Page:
Crude Oil’s Impact on Renewable Energy

Energy alternative or energy staple?

Over the past seven months, the drop in the crude oil price has generated uncertainty among petrochemical stakeholders, with many planned projects postponed and financing bodies unsure about the extent and future impact on financial returns. For the petrochemical industry, there is an inherent relationship between crude oil as a primary raw material and downstream petrochemical derivatives. However, the impact of crude oil on an adjacent sector like renewable energy is less defined. Factors such as legislative mandates, competitive substitutes, and varying regional impact must also be considered. The following analysis presents a discussion of these elements, concluding that:

  • The dependency on crude oil for power generation has been decreasing, diminishing its impact on the economic competitiveness of renewable energy while increasing the need to assess renewables against alternatives such as natural gas, coal, and nuclear.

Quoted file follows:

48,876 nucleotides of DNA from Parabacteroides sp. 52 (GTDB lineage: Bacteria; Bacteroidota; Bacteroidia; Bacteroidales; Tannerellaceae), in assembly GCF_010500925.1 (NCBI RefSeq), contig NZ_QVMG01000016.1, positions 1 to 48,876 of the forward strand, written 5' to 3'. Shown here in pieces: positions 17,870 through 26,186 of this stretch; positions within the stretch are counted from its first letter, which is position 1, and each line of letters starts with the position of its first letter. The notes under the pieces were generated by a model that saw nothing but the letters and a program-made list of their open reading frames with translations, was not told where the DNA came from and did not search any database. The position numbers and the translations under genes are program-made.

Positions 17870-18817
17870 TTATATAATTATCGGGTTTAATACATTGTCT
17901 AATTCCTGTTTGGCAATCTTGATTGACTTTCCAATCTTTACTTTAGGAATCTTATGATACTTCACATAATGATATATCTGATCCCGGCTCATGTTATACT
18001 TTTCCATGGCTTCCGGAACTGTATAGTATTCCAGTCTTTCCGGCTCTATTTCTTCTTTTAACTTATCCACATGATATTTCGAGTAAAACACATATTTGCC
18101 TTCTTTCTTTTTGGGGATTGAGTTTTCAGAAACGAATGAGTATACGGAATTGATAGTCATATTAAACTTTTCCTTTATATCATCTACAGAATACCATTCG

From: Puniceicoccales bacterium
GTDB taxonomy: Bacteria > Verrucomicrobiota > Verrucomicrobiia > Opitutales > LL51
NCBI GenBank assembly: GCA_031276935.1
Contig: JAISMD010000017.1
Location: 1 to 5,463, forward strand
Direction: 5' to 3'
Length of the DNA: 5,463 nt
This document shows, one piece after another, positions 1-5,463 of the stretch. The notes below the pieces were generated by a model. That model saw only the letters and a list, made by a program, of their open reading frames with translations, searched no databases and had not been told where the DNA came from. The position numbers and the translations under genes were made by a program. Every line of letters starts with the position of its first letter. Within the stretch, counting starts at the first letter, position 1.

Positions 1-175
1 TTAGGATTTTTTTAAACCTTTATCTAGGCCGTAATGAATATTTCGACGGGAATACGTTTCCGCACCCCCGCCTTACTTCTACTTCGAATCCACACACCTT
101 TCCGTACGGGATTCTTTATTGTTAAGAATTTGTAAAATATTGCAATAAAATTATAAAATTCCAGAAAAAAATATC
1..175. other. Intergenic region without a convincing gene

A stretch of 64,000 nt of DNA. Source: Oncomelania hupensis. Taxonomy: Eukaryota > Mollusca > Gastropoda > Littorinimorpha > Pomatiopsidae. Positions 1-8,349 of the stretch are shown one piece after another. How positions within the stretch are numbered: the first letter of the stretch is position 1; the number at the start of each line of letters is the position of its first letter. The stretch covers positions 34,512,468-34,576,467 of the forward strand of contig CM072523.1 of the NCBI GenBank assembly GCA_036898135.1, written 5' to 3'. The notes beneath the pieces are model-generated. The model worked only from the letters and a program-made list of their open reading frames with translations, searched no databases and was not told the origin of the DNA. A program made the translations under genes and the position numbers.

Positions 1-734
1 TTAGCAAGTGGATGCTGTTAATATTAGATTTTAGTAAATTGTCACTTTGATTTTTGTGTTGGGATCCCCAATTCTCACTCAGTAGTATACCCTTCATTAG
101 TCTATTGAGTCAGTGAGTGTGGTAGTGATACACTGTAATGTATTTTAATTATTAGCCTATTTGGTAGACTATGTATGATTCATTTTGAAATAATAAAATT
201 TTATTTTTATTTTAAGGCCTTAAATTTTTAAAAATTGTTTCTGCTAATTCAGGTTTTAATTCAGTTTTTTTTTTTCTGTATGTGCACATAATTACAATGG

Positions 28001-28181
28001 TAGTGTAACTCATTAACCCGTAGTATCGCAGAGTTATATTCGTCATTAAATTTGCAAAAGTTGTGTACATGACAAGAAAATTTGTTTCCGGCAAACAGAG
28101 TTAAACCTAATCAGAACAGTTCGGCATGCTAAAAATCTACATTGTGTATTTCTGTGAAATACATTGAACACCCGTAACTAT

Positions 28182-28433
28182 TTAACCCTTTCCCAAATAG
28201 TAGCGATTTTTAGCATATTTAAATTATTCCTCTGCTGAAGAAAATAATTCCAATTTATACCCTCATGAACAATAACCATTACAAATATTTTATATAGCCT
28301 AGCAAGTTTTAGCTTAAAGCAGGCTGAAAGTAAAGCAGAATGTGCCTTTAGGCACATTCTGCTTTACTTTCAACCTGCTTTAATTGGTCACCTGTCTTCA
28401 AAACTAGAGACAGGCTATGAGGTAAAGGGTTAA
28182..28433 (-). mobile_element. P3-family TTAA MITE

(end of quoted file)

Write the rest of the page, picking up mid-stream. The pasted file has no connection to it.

• Crude oil’s drop in price has highlighted the attractiveness of renewable energy’s relative isolation from fuel-price fluctuations. The certainty in up-front capital costs and “zero” raw material costs is favorable and inherently lower-risk when compared to petrochemical-based projects where forecasted project ROI is dependent on the accuracy of raw material forecasts.
  • The removal of fossil fuel subsidies and the continual drop in renewable technology capital costs will increase the margins captured by leading players in the renewables industry. A possible tipping point may be reached where fossil fuel-based power will in turn be set by the cost of solar or wind energy.
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